The grant will be led by Dolores Subia BigFoot, Ph.D., a professor in the OU College of Medicine and a longtime researcher and organizer of suicide prevention efforts. Suicide prevention has always been a priority in the mental health community, but the new grant is especially timely as the nation faces increased stressors because of the COVID-19 pandemic and its economic toll, as well as racial injustice and inequality.
“We’re coming into this at a very important time,” BigFoot said. “We’re in a new era in which the suicide risk may increase. We want to increase our resources and grow a network of safety for people at risk of suicide.”
During the five-year grant, BigFoot and her team will be furthering the work of the Suicide Prevention Resource Center, an organization funded by the U.S. Substance Abuse and Mental Health Services Administration. More than 48,000 people in America died by suicide in 2018, according to the Centers for Disease Control and Prevention, and from 1999 through 2018, the suicide rate increased 35%. Suicide is complex and requires a multifaceted approach, but it is preventable, BigFoot said. Education, evidence-based prevention strategies and public awareness are among the tools to help people who are considering taking their own lives.
Among those at higher risk of suicide are people living in domestic violence situations, those who face poverty and persistent inequality in life, people who are elderly and people who live in rural communities. The LGBTQ+ community faces a higher risk, as do ethnic minorities such as American Indians and Alaskan Natives. First responders face an increased risk after working during major events like the Oklahoma City bombing and the terrorism of Sept. 11, 2001. And risk can be compounded by substance misuse or existing mental health conditions.
“By combining her medical knowledge and deep understanding of Native culture, Dr. Dee Bigfoot has expertly developed culturally responsive treatments to better serve Indigenous populations, who unfortunately face significant inequities in health care, including proper mental health support,” said OU President Joseph Harroz Jr. “This transformative grant will amplify the scope of her important work across tribes and other vulnerable groups, literally saving lives and preserving communities and cultures.”
Suicide is rarely something that people think about in the moment and complete, BigFoot said. “Suicide may be an individual act, but it is the final act of something that has led to that point,” she said. “We need to continue to understand the dynamics that come into play – trauma, substance misuse, mental illness, family conditions. People have such a burden of mental anguish that they perceive suicide as being the only way to stop the pain. We need to understand that everyone who is suicidal is struggling with something on a regular basis. It’s not there one day and gone tomorrow.”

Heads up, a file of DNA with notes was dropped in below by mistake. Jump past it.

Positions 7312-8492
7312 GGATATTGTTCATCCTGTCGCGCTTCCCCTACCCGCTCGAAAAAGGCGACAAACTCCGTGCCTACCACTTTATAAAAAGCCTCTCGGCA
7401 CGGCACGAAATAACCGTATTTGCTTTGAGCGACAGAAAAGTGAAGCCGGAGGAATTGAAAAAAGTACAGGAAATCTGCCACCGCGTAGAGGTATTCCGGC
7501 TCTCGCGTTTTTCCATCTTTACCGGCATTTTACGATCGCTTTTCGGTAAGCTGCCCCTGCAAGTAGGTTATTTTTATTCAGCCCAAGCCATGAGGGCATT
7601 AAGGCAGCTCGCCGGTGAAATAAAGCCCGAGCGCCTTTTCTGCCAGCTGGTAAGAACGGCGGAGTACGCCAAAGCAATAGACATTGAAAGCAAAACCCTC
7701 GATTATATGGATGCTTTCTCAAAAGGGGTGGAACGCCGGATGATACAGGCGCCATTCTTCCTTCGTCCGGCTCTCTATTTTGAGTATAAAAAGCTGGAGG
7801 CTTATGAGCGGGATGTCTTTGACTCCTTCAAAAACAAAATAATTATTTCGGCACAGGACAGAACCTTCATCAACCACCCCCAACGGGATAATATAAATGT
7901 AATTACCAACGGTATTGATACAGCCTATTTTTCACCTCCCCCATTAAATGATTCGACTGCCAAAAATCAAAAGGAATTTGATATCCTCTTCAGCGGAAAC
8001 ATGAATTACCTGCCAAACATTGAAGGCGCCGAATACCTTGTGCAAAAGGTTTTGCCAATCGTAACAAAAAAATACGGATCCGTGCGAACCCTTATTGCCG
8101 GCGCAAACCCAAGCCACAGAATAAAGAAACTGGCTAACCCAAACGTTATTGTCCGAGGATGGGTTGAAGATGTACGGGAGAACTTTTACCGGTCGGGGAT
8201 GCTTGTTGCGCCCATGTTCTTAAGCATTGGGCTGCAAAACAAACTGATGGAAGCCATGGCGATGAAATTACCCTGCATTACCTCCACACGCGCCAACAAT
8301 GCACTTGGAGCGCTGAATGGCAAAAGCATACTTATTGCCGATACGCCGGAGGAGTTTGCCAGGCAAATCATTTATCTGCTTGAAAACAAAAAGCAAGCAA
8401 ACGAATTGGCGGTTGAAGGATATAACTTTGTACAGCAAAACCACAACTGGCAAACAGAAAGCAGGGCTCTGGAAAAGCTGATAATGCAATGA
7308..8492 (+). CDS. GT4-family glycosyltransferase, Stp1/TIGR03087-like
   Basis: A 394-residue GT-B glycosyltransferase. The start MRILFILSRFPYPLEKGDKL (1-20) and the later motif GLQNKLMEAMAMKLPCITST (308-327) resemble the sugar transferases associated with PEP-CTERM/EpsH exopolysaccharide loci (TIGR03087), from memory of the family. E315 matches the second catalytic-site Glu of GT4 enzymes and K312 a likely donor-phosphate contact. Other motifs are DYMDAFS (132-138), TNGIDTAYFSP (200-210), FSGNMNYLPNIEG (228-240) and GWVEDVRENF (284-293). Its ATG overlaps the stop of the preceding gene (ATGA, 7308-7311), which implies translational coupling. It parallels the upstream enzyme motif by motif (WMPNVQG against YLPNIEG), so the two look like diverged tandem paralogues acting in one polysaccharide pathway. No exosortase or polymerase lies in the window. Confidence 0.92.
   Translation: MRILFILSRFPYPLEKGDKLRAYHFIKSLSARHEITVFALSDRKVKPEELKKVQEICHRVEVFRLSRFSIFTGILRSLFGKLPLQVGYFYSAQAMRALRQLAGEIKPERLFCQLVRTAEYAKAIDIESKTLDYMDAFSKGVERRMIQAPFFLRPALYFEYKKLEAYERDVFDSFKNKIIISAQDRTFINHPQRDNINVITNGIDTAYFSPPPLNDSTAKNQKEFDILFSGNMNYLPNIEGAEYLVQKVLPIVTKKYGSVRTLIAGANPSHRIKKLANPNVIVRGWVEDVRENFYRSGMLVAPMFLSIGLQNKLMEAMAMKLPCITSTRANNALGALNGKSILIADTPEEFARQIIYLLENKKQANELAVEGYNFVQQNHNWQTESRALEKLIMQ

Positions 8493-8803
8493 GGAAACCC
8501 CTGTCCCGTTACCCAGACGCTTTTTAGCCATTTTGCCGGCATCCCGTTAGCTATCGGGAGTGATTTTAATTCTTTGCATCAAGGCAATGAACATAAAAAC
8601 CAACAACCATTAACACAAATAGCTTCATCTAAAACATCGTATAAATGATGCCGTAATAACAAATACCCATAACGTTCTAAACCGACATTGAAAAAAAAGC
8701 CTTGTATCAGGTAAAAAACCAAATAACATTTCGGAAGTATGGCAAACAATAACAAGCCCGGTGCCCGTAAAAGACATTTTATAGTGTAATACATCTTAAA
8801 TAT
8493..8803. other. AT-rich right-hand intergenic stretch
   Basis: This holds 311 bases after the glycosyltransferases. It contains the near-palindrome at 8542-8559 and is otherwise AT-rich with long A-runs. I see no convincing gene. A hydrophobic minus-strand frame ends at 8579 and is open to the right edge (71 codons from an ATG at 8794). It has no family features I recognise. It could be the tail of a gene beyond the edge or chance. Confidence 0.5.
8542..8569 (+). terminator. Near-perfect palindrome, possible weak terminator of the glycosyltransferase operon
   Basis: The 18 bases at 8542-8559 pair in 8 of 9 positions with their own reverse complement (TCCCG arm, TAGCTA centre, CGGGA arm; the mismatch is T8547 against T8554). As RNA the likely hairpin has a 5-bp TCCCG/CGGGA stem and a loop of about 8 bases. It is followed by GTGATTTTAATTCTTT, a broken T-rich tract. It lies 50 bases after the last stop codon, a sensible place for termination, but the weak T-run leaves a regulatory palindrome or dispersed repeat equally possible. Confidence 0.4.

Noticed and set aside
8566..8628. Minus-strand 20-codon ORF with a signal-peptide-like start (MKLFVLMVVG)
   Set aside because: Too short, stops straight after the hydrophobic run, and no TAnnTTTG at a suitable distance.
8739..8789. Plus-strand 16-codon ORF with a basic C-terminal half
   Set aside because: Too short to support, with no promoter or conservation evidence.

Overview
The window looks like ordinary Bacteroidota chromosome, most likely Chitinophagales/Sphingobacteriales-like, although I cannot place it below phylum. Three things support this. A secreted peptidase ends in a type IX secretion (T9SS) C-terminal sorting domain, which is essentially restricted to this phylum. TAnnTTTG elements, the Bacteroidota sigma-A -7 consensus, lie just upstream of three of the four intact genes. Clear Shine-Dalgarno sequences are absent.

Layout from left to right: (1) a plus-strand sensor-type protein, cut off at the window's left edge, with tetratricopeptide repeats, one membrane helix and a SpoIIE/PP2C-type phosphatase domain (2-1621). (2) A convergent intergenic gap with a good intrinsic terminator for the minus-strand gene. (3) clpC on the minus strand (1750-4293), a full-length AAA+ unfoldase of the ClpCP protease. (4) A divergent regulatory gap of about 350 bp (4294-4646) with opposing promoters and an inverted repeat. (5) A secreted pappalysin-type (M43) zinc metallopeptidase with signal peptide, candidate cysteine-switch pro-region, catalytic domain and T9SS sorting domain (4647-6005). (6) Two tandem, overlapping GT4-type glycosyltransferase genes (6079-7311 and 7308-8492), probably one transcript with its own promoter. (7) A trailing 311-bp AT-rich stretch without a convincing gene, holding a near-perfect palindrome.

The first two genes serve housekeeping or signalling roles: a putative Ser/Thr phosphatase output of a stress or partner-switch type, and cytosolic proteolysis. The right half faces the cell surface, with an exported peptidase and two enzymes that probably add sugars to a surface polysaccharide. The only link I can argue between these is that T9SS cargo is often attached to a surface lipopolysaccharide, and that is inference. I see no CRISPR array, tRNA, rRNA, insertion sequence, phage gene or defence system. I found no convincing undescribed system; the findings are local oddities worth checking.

BigFoot plans to address workforce development – training people in settings where they have regular opportunities to talk about suicide risk, such as clinics, hospitals, schools and colleges, and making suicide screening part of standard practice. People must become comfortable with asking someone if they’re thinking about harming themselves, and overcoming the myth that talking about suicide increases the chance that someone will carry it out, she said.
Suicide prevention also includes a specific focus on children, who are not immune from thinking about suicide as young as 4 or 5 years old, BigFoot said. Children may not be capable of carrying out suicide at a young age, but if they continue having thoughts of suicide as they get older, they are increasingly capable of completing the act. Prevention entails helping parents and intervening when children are facing neglect or harm.
Young people are also an asset when talking about suicide prevention, said Beverly Funderburk, Ph.D., an OU College of Medicine professor who is co-leading the grant with BigFoot.
“An important part of this effort is to incorporate the knowledge and voice of at-risk young people and have them be part of the solution,” Funderburk said. “For young people, it’s often much easier to talk about suicide risk when they hear about it from their peers.”
As an academic health system, the OU Health Sciences Center is well-positioned to lead this grant, Funderburk said. Both she and BigFoot are faculty members in the Center on Child Abuse and Neglect, a program within the College of Medicine’s Department of Pediatrics, Section of Developmental and Behavioral Pediatrics. BigFoot also directs the Indian Country Child Trauma Center. Together with their colleagues, they have a long history of clinical work, research, developing programs and training workforce. Along with partners across Oklahoma and the nation, they will use the grant to further the work of the Suicide Prevention Resource Center.
“Partnerships are a critical component of this program,” Funderburk said. “The grant allows us to bring our expertise and foundation in this area and collaborate with many partners across the nation, each of us bringing different strengths. Suicide absolutely can be prevented, and we want to address it as the public health concern that it is.”
Major partners on the grant include the American Psychiatric Association; Columbia University; the Education Development Center; Vibrant Emotional Health/National Suicide Prevention Lifeline; and the Southwest Prevention Center at University of Oklahoma Outreach.
This project is supported by the Substance Abuse and Mental Health Services Administration of the U.S. Department of Health and Human Services under the award number 1H79SM083028-01.
About the University of Oklahoma
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